And if Mama didn’t run fast enough, I’d be asked, “So you must be thinking of trying for a third, no?”
 
“It’s good to have a boy and a girl.”
“Oh, but you NEED to have a boy.”
“A girl? Oh, but she looks just like a little boy.”
 
And then the worst, “It’s okay, you’re young, you can keep trying.”
 
Keep trying? For what?
 
Like our present was a bad thing. How can it be bad to have two of a good thing?
 
How they stung. Those uninvited words. Were we cursed?
 
I promise, I always wanted to retort- for you, for us. In my grandest imaginations, my chest and face erupted and ballooned like the hulk and my words spat out like fire from a dragon, and chased them away.
 
In my dreams, they never dared come back.
 
But reality was different. No matter how Mama hid, how smart Mama tried to be, they never went away.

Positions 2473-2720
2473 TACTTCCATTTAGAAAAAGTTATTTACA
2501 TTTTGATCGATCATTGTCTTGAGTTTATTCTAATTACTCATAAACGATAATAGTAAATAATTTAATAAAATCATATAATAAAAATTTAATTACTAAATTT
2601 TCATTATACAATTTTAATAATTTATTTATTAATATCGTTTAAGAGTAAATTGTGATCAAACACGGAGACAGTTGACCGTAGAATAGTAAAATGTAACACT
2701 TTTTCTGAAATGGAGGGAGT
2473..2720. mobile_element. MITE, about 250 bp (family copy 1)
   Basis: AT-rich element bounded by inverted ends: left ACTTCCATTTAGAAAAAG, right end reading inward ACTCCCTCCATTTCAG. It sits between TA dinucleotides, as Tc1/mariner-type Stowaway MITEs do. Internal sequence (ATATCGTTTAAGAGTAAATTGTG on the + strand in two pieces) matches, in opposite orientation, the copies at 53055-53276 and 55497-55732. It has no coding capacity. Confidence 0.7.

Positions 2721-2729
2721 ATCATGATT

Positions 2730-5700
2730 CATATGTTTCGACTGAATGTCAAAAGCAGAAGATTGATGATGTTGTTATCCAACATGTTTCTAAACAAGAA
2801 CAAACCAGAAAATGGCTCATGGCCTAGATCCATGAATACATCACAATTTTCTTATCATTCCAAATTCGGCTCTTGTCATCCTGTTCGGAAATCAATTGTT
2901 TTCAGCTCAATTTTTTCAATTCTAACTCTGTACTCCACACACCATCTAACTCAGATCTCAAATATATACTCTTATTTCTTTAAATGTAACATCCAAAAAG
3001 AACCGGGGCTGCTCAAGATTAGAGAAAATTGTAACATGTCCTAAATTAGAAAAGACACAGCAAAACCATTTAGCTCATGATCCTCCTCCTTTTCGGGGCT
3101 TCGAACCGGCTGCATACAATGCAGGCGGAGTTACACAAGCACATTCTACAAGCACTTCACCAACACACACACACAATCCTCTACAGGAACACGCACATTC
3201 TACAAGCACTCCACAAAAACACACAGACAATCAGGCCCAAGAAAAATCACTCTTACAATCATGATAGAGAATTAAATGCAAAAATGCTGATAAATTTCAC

They’d trap me- in a lift, at the supermarket counter, in a taxi… and say the same things.
 
Another. Girl.
 
Some days, I went home and cried. They never knew, that Mama, too, was a second girl. That while growing up, I once heard a story that my birth had caused great disappointment.
 
Another. Girl. Is that what other mothers were, are made to hear, too?
 
Like me, did they have to give away boxes and boxes of unthinking gifts of boys’ clothes, even when we didn’t know and never announced your gender?
 
That morning, as they wheeled us together to the radiography room, I felt all alone. I was tired, from sleeping on the sofa the night before, as I didn’t want my tossing and turning to keep Papa up.
 
Consequences of the invasive, radioactive test searching for renal abnormalities flooded through my mind.